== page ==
Nor does Sereboff "confirm," as the court of appeals apparently believed, that a monetary recovery qualifies as "equitable relief" under Section 502(a)(3) only if it constitutes equitable restitution of a "disputed res." Pet. App. 8a-9a, 12a.  On the contrary, Sereboff reiterates that a suit seeks "equitable relief" whenever the basis for the claim and the relief sought would have been considered equitable in the days of the divided bench.  See 547 U.S. at 362‑368.  And the Court held that Section 502(a)(3) authorizes a form of monetary relief, an "equitable lien 'by agreement,'" that the Court expressly distinguished from equitable restitution. Id. at 364‑365.

  1. The Courts Of Appeals Are Divided On Whether Suits Against Fiduciaries For Monetary Redress Of Fiduciary Breaches Seek Equitable Relief

  1. The decision of the court of appeals warrants this Court's review because it deepens an existing conflict among the courts of appeals.  Most courts of appeals, like the court below, have mistakenly concluded that this Court's cases dictate the conclusion that Section 502(a)(3) does not authorize suits against an ERISA fiduciary for monetary redress of losses caused by a breach of fiduciary duty.  See Goeres v. Charles Schwab & Co., 220 Fed. Appx. 663 (9th Cir. 2007), petition for cert. pending, No. 06-1521 (filed May 15, 2007); Todisco v. Verizon Communications, Inc., 497 F.3d 95, 99-100 (1st Cir. 2007); Coan v. Kaufman, 457 F.3d 250, 262-264 (2d Cir. 2006) (reversing prior holding in Strom v. Goldman, Sachs & Co., 202 F.3d 138 (2d Cir. 1999)); Calhoon v. TWA, 400 F.3d 593, 596-598 (8th Cir. 2005); Callery v. United States Life Ins. Co., 392 F.3d 401, 404-409 (10th Cir. 2004); Helfrich v. PNC Bank., Ky., Inc., 267 F.3d 477, 481-482 (6th Cir. 2001), cert. denied, 535 U.S. 928 (2002); see also Fox v. Herzog Heine Geduld, Inc., 232 Fed. Appx. 104, 106 (3d Cir. 2007) (holding that, under Great-West, "[i]n order to award equitable relief under ' 502(a)(3), 'money or property identified as belonging in good conscience to the plaintiff [must] clearly be traced to particular funds or property in the defendant's possession'") (citation omitted; brackets in original).  The Seventh Circuit, on the other hand, has held that Section 502(a)(3) does authorize such suits because monetary relief, "when sought as a remedy for breach of fiduciary duty[,]  *  *  *  is properly regarded as an equitable remedy." Bowerman v. Wal-Mart Stores, Inc., 226 F.3d 574, 592 (2000) (citation omitted).[6]

    The Seventh Circuit has not chosen to revisit Bowerman after Great-West.  On the contrary, in a decision that post-dates Great-West, the court of appeals remanded to allow the plaintiff to amend his complaint to add ERISA claims because, in the court's view, "ERISA 'as currently written and interpreted, may allo[w] at least some forms of "make-whole" relief against a breaching fiduciary in light of the general availability of such relief in equity at the time of the divided bench.'" McDonald v. Household Int'l, Inc., 425 F.3d 424, 430 (7th Cir. 2005) (citation omitted).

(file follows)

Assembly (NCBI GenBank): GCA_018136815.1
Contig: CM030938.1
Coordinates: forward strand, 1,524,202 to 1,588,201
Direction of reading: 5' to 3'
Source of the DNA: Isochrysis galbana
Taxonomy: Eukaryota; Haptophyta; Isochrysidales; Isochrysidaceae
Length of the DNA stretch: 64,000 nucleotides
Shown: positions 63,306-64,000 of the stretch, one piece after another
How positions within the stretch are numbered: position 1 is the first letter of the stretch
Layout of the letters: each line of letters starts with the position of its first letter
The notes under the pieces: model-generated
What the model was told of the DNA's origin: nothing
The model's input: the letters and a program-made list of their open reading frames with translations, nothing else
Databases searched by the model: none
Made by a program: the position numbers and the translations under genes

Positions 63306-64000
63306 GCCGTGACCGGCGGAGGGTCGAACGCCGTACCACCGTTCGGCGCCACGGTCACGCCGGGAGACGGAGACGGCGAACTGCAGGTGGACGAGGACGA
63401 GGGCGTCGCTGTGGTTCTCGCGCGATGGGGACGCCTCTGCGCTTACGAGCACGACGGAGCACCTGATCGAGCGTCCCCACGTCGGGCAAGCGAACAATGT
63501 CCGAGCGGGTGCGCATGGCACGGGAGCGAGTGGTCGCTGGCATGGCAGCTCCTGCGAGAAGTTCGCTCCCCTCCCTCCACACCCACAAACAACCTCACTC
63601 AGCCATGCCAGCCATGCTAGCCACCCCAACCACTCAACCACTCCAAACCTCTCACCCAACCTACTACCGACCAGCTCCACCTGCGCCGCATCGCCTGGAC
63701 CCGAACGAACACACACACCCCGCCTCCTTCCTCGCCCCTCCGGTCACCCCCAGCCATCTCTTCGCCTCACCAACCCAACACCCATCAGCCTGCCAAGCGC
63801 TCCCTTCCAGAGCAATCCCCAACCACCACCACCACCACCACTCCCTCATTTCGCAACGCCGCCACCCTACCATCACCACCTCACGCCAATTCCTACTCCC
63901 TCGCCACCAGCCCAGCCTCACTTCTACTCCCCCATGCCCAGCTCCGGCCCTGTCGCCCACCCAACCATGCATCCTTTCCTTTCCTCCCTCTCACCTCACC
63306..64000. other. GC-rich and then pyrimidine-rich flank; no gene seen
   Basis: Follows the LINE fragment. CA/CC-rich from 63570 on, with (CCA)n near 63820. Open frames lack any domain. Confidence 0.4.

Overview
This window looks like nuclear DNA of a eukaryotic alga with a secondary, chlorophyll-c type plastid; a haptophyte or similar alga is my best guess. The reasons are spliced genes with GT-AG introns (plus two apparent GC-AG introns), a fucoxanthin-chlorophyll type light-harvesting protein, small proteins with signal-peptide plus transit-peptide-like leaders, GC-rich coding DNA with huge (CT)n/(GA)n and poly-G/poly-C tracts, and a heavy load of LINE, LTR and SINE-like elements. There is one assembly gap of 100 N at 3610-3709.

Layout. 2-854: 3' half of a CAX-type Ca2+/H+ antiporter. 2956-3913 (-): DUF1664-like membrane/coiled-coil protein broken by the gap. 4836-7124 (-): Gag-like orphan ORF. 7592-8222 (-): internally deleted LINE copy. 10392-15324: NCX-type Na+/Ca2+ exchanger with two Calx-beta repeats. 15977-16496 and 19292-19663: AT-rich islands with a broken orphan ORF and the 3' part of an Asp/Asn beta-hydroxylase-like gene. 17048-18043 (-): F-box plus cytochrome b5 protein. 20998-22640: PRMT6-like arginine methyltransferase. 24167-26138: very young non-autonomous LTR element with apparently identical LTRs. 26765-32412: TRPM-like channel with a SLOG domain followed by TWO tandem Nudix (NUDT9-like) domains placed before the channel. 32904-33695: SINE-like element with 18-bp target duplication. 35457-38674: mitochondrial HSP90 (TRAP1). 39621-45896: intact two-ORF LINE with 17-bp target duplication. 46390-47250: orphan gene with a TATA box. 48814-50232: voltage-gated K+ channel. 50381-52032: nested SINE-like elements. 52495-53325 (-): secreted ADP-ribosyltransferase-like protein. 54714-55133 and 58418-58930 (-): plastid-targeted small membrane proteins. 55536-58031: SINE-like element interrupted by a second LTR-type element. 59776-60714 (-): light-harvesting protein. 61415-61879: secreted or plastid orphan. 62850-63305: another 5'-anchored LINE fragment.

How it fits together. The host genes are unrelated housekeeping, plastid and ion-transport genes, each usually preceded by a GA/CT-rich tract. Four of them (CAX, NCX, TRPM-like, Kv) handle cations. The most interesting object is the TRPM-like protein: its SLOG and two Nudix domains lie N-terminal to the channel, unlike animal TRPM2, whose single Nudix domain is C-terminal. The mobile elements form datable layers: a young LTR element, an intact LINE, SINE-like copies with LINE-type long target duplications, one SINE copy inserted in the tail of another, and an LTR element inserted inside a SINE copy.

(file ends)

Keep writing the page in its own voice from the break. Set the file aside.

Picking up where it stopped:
1. The confusion about whether monetary redress from a breaching fiduciary is equitable relief recoverable under Section 502(a)(3) has also generated a related conflict among the courts of appeals.  Until recently, all the courts of appeals that have considered an action for monetary relief against a breaching fiduciary under Section 502(a)(2) or (a)(3) of ERISA have concluded that there is no right to a jury trial because the claims are equitable.  See, e.g., Phelps v. C.T. Enters., Inc., 394 F.3d 213, 222 (4th Cir. 2005); Borst v. Chevron Corp., 36 F.3d 1308, 1323-1324 (5th Cir. 1994), cert. denied, 514 U.S. 1066 (1995); accord Broadnax Mills, Inc. v. Blue Cross & Blue Shield, 876 F. Supp. 809, 816-817 (E.D. Va. 1995).  Likewise, courts have generally held that there is no right to a jury trial in non-ERISA cases where the plaintiffs seek monetary recovery for fiduciary breaches.  See, e.g., In re Evangelist, 760 F.2d 27, 29 (1st Cir. 1985); Uselman v. Uselman, 464 N.W.2d 130, 137-138 (Minn. 1990); First Ala. Bank v. Spragins, 475 So. 2d 512, 514 (Ala. 1987) (per curiam); accord Camrex (Holdings) Ltd. v. Camrex Reliance Paint Co., 90 F.R.D. 313, 321 (E.D.N.Y. 1981) (no jury trial in shareholder derivative action for accounting from breaching fiduciary).

    The Second Circuit, however, recently held that the defendants were entitled to a jury trial in a non-ERISA case in which shareholders sought to recover monetary losses from  corporate fiduciaries accused of breaching their fiduciary duties. Pereira v. Farace, 413 F.3d 330, 339-341 (2005), cert. denied, 547 U.S. 1147 (2006).  Based on this Court's analysis in Great-West of the scope of equitable relief available under ERISA, the Second Circuit concluded that such a remedy is necessarily "legal" rather than "equitable," and therefore fiduciary defendants are entitled to a jury trial. Id. at 340-341.  The court of appeals determined that Great-West dictated that result even though, as the concurring judge pointed out, it is "at odds with centuries of equitable proceedings involving claims against trustees, estate executors, and other fiduciaries." Id. at 344.

    Relying on reasoning similar to the Second Circuit's analysis in Pereira, district courts have begun to hold that jury trial trials are available in breach of fiduciary duty cases under ERISA, despite the prior uniform precedent to the contrary.  See, e.g., Chao v. Meixner, No. 1:07-cv-0595-WSD, 2007 WL 4225069, at *5 (N.D. Ga. Nov. 27, 2007); Ellis v. Rycenga Homes, Inc., No. 1:04-cv-694, 2007 WL 1032367, at * 4 (W.D. Mich. Apr. 2, 2007); Bona v. Barash, No. 01 Civ. 2289 (MBM), 2003 WL 1395932, at *35 (S.D.N.Y. Mar. 20, 2003).  This Court should grant the petition for a writ of certiorari to eliminate the confusion among the lower courts on whether monetary redress against a breaching fiduciary is "equitable relief."